I cannot walk through our garden without being overwhelmed by its beauty and joy. I came back to the house through the trees, saying "Thank you . . . thank you . . . thank you . . . you are so beautiful . . . " to each one. Oh, I love our garden. The evening was cool and the air so fresh; it had rained on and off through the day, and a breeze stirred the air. The sky still shone with silver and pale gold where the sun had gone down, but when I reached the house and looked back, I had to marvel at the wonder of the moon. A slender sickle of light, so luminous, resplendent, beyond describing.
I wanted to photograph it to show you, and I rushed into the house for my camera, but by the time I came back the cloud bank had drifted across, obscuring the moon.
When I'd had my supper, I looked out again, and the moon now shone clear but the last light of the sun had gone so the sky was dark. When I photographed it, the contrast was too great so the lovely slender sickle shape was blurred by the brightness in the photo.
I wish you could have stood with me, to see the beauty of the moon.
It made me think. So much in my life feels alarming and difficult. I find church hard, and personal relationships. I worry about money and about offending people. I get tired and anxious and lonely. I worry about disappointing God. I typically don't live up to the expectations of others.
But when I stand in the garden, or by the sea, or walk alongside the stream or the lake in the park, all that falls away. I love the light and the clouds, the sun and the rain, the stars and the trees, the flowers and birds, the sparkle of the sun on the waves of the ocean. I love it so much. When I looked at the moon this evening, it called my soul right out of my body, it was so beautiful.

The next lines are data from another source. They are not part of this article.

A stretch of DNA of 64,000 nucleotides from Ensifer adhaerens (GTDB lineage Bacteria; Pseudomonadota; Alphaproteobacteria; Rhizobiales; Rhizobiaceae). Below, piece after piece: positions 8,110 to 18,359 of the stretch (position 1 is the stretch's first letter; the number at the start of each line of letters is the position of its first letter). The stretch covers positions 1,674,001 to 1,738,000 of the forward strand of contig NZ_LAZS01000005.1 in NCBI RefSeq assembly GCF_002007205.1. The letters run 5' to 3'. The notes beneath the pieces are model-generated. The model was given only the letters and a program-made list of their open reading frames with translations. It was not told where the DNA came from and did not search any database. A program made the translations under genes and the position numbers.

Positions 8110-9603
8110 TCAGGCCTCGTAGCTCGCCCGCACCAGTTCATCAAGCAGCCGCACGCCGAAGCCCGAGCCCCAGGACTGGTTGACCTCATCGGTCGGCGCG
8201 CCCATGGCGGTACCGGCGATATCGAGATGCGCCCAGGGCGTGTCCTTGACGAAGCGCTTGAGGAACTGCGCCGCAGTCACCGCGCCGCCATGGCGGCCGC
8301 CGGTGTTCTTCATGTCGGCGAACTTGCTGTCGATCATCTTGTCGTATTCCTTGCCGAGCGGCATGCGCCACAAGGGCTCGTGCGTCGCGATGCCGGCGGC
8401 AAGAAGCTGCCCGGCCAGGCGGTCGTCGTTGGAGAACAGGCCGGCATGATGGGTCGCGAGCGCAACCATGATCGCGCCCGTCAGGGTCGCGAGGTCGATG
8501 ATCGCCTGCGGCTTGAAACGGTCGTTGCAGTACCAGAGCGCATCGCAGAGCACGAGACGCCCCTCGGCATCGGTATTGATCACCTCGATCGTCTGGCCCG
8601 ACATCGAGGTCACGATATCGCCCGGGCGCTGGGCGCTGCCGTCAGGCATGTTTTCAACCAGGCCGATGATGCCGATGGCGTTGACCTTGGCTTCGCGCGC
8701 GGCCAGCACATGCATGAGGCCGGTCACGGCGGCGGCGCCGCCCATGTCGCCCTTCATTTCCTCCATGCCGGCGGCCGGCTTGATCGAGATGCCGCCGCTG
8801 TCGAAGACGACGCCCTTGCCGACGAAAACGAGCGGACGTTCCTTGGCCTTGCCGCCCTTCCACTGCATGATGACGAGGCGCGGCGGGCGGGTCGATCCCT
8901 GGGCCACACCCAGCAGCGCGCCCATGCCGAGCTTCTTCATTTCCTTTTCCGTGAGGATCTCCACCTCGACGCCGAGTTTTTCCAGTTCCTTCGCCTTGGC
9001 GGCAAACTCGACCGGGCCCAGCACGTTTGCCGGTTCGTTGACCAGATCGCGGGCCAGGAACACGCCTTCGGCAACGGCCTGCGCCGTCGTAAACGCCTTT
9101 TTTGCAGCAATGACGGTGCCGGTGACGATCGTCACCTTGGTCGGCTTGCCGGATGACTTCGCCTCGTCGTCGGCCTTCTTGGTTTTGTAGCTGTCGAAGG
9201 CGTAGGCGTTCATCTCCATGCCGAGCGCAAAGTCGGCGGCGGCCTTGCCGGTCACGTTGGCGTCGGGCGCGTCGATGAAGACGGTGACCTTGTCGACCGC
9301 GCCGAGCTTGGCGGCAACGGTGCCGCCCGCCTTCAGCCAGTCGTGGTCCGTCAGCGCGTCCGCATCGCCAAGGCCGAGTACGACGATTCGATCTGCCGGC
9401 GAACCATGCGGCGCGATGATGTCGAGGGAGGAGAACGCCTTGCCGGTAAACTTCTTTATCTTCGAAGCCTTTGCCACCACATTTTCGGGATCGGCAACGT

And the thing is, there is no point to the moon. It's not for anything. It's just the moon, and that's enough — and that's the place where beauty is.
So I think one of the tasks ahead, one of the wisdom areas into which I must look deeply, is developing the art of pointlessness. If I ever made a difference to anyone, if anything I did ever counted, well, less and less will that be true. In the time left to me on this earth I will become steadily less useful. Less and less like a potato peeler or a vacuum cleaner and more and more like the moon.
Even though that will happen anyway, I think I will enjoy it more if I do it on purpose. So something I'm going to work on is the divesting of my potato peeler self little by little so that my inner moon shines more clearly.
Like the seventeenth century poem by the samurai Mizuta Masahide (art by Figren, linked),
("Since my house burned down, I can see the moon more clearly.")
The task of growing old is the slow burning down of the house of my earthly body, to give me a better view of the moon. What was once useful — to bear children, to write stories, to cook stews and sweep floors and grow a garden — is now merely in the way. So the purposeful must now give way to what has no point that I can discern, but is purely beautiful.
I think this is my first lesson in the course of study I have set myself. I'm thinking about that, and about what it might mean in practical terms — not as a notion, but as a way.
Oh — my thanks to Jill, who, having read my earlier post sent me a copy of this excellent booklet (image is linked):